I thought Amsterdam was supposed to be the bicycle capital of the world. Ljubljana can run a close second. The streets in the old part of the city are well suited for cyclists. I dodge them as we walk towards our pick up point for our day tour to Lake Bled. We have made it easy on our ourselves and taken an organised tour. There are seven of us tourists on the mini-bus.
Our driver / guide talks ninety to the dozen, filling our head with facts about Slovenia. I manage to take in that is has a land size of twenty thousand kilometres, and a population of two million people, who descend from Latin, Germanic and Slav tribes. 285,000 people live in Ljubljana, but the country is really made up of villages, which relate back to landholdings of rich foreign aristocracy at a point in time when native Slavonians were serfs working the land on their behalf. One interesting point is that much of the land was cleared for farming, and as people left the land, it became reforested. Now 60% of the country is forest, and this is now being cleared again as people return to the land. Since it is a small country, it is possible to work in the main cities and live in the countryside.
Lake Bled looks exactly as it does on chocolate box illustrations. We drive up to the castle, and gaze down onto the lake and the church in the island in the centre of it. It is only around 9am, and the morning cloud has not yet burnt off, so the view is slightly hazy. The castle is in good repair and has a museum and printing works inside. I am mildly interested, but not so much that I would have wanted to hike on foot up to it. It is the view that makes this stop interesting. And it is a beautiful view, the lake and township of Lake Bled spread out below.
Returning to the lakeside, we board a pletna boat to go out to the island. These are timber boats with a flat deck for carrying cargo. The capacity is around a dozen people, spread around evenly for stability. The oarsman stands at the rear and rows with two paddles using a figure-of-eight motion. After my experience in a rowboat I have a higher appreciation of his skill.
Later in the morning go into a hotel called Villa Bled. We are told this was Tito’s residence. Our guide said it was not Tito’s favourite, as he preferred the style of a hunting lodge, rather than the extensive marble of this villa. We are allowed to roam inside and see artefacts from his time. The most imposing is a four-walled mural depicting the partisan struggle in the Second World War. This room was a cinema in Tito’s time, and it leads out on to a long terrace with an expansive view of the lake.
We have chosen only a half-day tour, which allows time for only a short walk alongside the lake. The whole circuit would be around six kilometres, which one can walk or cycle. There is plenty of accommodation at Lake Bled, and we later discover that our train to Salzburg will pass by the local train station, so we could have just as easily chosen to stop here instead of Ljubljana.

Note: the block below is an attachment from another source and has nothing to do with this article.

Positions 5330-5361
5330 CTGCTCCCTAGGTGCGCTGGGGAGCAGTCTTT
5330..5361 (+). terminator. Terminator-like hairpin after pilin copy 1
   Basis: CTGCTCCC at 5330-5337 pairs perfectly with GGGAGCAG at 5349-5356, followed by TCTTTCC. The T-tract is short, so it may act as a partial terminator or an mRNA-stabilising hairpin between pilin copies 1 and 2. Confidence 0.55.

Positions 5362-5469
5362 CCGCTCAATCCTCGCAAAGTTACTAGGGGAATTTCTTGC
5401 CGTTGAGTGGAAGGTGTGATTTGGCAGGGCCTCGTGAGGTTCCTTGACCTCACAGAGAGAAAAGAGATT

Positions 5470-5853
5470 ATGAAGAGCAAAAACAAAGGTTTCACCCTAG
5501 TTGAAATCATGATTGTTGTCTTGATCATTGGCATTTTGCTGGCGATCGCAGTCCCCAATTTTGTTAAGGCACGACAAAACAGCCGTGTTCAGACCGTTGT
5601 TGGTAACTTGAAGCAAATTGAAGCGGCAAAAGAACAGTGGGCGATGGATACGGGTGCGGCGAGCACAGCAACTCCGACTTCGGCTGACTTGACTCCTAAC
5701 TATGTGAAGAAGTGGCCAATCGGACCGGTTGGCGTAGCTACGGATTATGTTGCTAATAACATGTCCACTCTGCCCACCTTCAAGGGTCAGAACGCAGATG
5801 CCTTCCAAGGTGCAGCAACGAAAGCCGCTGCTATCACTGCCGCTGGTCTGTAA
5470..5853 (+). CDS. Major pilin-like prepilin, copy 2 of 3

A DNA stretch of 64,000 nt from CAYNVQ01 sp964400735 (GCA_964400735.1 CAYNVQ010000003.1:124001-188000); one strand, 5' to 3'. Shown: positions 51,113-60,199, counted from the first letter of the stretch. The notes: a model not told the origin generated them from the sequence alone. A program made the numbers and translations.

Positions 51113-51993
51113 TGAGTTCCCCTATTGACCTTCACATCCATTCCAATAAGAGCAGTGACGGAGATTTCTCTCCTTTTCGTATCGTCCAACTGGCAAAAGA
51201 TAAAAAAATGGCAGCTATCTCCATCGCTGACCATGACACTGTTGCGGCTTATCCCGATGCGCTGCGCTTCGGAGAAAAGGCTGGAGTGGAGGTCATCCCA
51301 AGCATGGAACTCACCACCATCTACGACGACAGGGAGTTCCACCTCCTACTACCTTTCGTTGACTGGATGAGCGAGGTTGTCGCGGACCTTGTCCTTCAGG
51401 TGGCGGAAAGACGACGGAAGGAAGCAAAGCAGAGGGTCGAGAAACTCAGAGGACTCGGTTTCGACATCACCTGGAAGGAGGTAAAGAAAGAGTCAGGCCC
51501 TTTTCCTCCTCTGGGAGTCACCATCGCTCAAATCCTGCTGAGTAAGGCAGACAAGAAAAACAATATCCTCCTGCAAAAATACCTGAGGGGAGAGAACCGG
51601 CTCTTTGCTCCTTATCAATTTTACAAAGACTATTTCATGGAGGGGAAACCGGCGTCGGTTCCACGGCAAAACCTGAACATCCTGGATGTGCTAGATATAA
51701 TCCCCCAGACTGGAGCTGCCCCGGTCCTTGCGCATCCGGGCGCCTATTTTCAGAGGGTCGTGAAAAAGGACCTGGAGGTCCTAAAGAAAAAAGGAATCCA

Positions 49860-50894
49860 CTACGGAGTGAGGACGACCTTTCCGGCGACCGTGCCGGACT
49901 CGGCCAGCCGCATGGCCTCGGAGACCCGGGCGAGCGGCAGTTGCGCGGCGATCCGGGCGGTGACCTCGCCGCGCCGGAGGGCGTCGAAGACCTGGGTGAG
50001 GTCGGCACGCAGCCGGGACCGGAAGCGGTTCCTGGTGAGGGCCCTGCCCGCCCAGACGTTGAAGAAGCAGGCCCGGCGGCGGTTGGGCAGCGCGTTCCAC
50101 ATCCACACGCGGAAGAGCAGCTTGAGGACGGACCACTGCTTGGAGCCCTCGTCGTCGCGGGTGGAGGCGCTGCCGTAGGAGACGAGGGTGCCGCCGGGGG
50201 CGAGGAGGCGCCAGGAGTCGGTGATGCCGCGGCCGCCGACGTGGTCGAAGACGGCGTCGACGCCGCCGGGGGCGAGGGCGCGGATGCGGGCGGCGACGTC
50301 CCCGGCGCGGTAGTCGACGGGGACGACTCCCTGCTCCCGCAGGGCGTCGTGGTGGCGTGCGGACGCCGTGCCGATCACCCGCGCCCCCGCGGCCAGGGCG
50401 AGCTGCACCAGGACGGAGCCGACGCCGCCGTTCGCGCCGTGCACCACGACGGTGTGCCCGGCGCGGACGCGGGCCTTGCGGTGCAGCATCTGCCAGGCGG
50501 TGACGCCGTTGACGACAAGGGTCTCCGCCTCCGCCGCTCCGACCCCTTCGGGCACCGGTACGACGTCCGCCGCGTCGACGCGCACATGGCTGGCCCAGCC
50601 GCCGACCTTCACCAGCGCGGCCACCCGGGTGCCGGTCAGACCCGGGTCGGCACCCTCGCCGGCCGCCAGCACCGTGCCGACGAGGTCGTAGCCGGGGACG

I am not sorry with our choice though. Ljubljana is a great surprise to us. It is a very pretty city, with many fine bridges, including the famous triple bridge. That is to say, it is famous to anyone who had researched their destination. Exactly what purpose three bridges alongside each other was designed for is not clear to me, but they are very attractive and form the central hub and meeting place.
As in many places in Europe, the river winds through the centre of town. Around 7pm, Bill and I spend a lazy hour on one of the tourist boats plying the river. It gives us a good look at the buildings and the life in the parks, cafes and restaurants. The light is still good, night will not fall until around 9pm. We even see an otter, pushing his way through the ducks, accepting food from children on the river banks. I was not quick enough with the camera on that occasion.
After a simple meal at a riverside restaurant we stroll back to the apartment, winding our way through town squares with floodlit well kept official buildings. Just behind every view stands Ljubljana castle. Waddy and Jay had visited it earlier in the day, but that is one we have to say we missed. Castles, cathedrals and churches. It is easy to get overloaded on the grand European tour. But the music is always diverse. Tonight we listened to a group busking. Guitar, fiddle, recorder and oboe – traditional folk music, some of it even sounded Gaelic. Happy jaunty airs, just right for a happy summer’s evening.
Monday 15th July 2013, Garrulous Gwendoline, Ljubljana Slovenia